Starting this month, roughly one quarter of the world’s population will lose sleep and gain sunlight as they set their clocks ahead for daylight saving. People may think that with the time shift, they are conserving electricity otherwise spent on lighting. But recent studies have cast doubt on the energy argument—some research has even found that it ultimately leads to greater power use.
Benjamin Franklin is credited with conceiving the idea of daylight saving in 1784 to conserve candles, but the U.S. did not institute it until World War I as a way to preserve resources for the war effort. The first comprehensive study of its effectiveness occurred during the oil crisis of the 1970s, when the U.S. Department of Transportation found that daylight saving trimmed national electricity usage by roughly 1 percent compared with standard time.
Scant research had been done since, during which time U.S. electricity usage patterns have changed as air conditioning and household electronics have become more pervasive, observes economist Matthew Kotchen of the University of California, Santa Barbara. But lately, changes to daylight saving policies on state and federal levels have presented investigators new chances to explore the before-and-after impacts of the clock shift.
In 2006 Indiana instituted daylight saving statewide for the first time. (Before then, daylight time confusingly was in effect in just a handful of Indiana’s counties.) Examining electricity usage and billing since the statewide change, Kotchen and his colleague Laura Grant unexpectedly found that daylight time led to a 1 percent overall rise in residential electricity use, costing the state an extra $9 million. Although daylight time reduces demand for household lighting, the researchers suggest that it increased demand for cooling on summer evenings and heating in early spring and late fall mornings. They hope to publish their conclusions this year in the Quarterly Journal of Economics.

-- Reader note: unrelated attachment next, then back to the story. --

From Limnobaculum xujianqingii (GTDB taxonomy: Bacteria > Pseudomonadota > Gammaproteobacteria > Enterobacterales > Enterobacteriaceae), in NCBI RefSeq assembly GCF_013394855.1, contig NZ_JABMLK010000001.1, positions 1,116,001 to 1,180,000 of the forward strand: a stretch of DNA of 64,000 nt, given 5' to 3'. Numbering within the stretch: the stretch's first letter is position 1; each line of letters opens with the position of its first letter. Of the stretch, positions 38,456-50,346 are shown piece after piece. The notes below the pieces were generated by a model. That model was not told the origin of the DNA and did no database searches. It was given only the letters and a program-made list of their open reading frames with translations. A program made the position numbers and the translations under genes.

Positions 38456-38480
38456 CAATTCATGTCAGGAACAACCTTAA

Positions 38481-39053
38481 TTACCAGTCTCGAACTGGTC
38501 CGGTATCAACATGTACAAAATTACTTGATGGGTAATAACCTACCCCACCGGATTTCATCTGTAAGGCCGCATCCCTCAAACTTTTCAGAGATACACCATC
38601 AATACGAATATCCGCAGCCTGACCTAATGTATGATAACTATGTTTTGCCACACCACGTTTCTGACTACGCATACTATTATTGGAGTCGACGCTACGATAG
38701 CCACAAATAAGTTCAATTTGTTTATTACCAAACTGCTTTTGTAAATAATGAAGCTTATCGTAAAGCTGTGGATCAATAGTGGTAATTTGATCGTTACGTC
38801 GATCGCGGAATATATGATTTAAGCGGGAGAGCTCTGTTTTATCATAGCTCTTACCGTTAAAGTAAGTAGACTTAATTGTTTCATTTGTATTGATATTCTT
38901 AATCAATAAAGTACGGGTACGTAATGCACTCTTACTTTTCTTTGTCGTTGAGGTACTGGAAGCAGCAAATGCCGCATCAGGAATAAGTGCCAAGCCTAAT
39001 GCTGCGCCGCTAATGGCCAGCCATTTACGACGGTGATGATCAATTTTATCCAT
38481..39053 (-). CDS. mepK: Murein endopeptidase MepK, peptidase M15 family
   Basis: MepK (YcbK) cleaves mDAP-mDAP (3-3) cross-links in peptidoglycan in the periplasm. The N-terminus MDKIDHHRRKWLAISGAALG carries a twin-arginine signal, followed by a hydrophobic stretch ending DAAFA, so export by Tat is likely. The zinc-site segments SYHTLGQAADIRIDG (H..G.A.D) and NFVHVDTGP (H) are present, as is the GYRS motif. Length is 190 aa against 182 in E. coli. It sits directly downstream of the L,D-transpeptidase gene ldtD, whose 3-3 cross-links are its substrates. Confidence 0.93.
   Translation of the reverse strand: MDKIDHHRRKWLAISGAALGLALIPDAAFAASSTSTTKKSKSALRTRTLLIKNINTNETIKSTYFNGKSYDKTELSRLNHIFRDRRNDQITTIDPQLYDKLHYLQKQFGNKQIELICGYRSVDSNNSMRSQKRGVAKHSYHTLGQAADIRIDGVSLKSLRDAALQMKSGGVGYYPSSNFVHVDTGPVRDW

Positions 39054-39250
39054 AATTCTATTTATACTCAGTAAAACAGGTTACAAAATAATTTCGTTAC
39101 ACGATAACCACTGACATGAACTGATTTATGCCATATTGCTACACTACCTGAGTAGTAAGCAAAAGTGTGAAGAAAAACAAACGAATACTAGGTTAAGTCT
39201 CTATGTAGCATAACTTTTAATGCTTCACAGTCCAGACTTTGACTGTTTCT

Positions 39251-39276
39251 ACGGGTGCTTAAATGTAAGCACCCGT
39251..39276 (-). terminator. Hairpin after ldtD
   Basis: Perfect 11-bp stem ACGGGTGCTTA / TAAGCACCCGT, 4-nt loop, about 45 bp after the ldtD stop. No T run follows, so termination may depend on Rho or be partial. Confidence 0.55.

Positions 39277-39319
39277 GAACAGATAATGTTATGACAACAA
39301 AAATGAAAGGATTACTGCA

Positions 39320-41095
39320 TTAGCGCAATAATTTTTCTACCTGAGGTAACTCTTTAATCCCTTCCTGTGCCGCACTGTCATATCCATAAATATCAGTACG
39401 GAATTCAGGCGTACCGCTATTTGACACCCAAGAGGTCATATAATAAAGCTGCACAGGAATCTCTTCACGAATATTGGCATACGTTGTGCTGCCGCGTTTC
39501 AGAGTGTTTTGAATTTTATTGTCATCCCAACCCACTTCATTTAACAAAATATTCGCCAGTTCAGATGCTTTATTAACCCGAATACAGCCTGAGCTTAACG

Investigators got another opportunity in 2007, when daylight time nationwide began three weeks earlier, on the second Sunday in March, and ended one week later in the fall. California Energy Commission resource economist Adrienne Kandel and her colleagues discovered that extending daylight time had little to no effect on energy use in the state. The observed drop in energy use of 0.2 percent fell within the statistical margin of error of 1.5 percent.
Not all recent analyses suggest that daylight saving is counterproductive. Instead of studying the impact daylight saving changes had on just one state, senior analyst Jeff Dowd and his colleagues at the U.S. Department of Energy investigated what effect it might have on national energy consumption, looking at 67 electric utilities across the country.
In their October 2008 report to Congress, they conclude that the four-week extension of daylight time saved about 0.5 percent of the nation’s electricity per day, or 1.3 trillion watt-hours in total. That amount could power 100,000 households for a year. The study did not just look at residential electricity use but commercial use as well, Dowd says.
The disparities between regional and national results could reflect climate differences between states. “The effect we saw could be even worse in Florida, where air conditioning is used heavily,” Kotchen suggests.
If time shifting turns out to be an energy waster, should the sun set on daylight saving? Certainly that would please farmers, who have long opposed it for how it disrupts their schedules. The chances, though, appear nil. “I’m skeptical we could change daylight saving time on a national level, because we’ve become accustomed to it,” Kotchen says, adding that “we might want to consider it for other costs or benefits it could have.” Retailers, especially those involved with sports and recreation, have historically argued hardest for extending daylight time. Representatives of the golf industry, for instance, told Congress in 1986 that an extra month of daylight saving was worth up to $400 million annually in extra sales and fees.